I’m a permanent resident charged with a crime. Will I have to leave Canada?

1. Get legal help

You need to get legal advice about both criminal law and immigration law as soon as possible. Some lawyers have experience with both criminal law and immigration law.

If you're convicted of a , this could lead to you losing your status.

Legal help for criminal charges

Talk to a criminal lawyer. Tell them that you're concerned about what could happen to your permanent resident status.

A criminal lawyer can give you advice about:

  • the strength of the case against you in criminal court
  • any defences you may have to the charges
  • your options, including whether to plead guilty or not guilty
  • what you might be likely to get

Before your trial, a lawyer can talk to the Crown Attorney about:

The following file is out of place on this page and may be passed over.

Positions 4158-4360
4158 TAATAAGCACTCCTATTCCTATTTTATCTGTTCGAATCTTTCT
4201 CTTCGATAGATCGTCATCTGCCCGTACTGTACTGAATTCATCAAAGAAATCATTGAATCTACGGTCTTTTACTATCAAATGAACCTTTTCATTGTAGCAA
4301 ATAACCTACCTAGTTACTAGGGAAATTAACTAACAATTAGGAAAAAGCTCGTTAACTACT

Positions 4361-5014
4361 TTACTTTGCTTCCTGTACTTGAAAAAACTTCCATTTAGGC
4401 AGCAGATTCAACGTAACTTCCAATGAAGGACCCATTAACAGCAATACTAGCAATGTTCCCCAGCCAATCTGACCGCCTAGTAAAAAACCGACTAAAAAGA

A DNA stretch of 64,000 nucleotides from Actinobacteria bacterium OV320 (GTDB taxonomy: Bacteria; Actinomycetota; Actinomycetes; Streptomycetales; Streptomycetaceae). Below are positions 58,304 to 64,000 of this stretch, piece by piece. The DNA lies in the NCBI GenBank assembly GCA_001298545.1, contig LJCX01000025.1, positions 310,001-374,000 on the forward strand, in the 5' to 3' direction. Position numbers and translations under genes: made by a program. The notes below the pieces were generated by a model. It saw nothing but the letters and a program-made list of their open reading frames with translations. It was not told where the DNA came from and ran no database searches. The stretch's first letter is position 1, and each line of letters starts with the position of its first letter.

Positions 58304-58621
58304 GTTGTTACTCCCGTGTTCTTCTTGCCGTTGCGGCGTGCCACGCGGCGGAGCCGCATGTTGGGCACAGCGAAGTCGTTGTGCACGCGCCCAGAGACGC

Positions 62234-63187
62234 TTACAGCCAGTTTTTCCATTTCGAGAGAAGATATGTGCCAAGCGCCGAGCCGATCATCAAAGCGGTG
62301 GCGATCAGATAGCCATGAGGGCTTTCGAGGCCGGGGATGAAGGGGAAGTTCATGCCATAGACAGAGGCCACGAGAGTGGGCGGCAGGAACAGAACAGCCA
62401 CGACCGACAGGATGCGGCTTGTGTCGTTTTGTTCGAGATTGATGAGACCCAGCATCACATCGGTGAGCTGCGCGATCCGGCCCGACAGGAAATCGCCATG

• which charges they prosecute
  • what they ask the court to decide

And a criminal lawyer can represent you at your trial.

If you can’t afford to hire a lawyer, you may be able to get help from Legal Aid Ontario (LAO). For example, you may be able to get a .

If you don't have a lawyer before your first court date, talk to criminal duty counsel at the courthouse. Tell them that you're concerned about what could happen to your permanent resident status.

If you apply for a legal aid certificate to hire a criminal lawyer, tell LAO that you're concerned about what could happen to your permanent resident status.

Legal advice about your immigration status

You need to get legal advice about immigration law before your criminal trial begins.

An immigration lawyer will explain what can happen to your permanent resident status if you're convicted. And they may also be able to speak to the Crown Attorney whose job is to prosecute you. Or they can help your criminal lawyer know what to say.

This could help you because the Crown Attorney could consider your status when deciding:

  •  how to deal with the charges against you
  •  what sentence to ask for if you're found guilty
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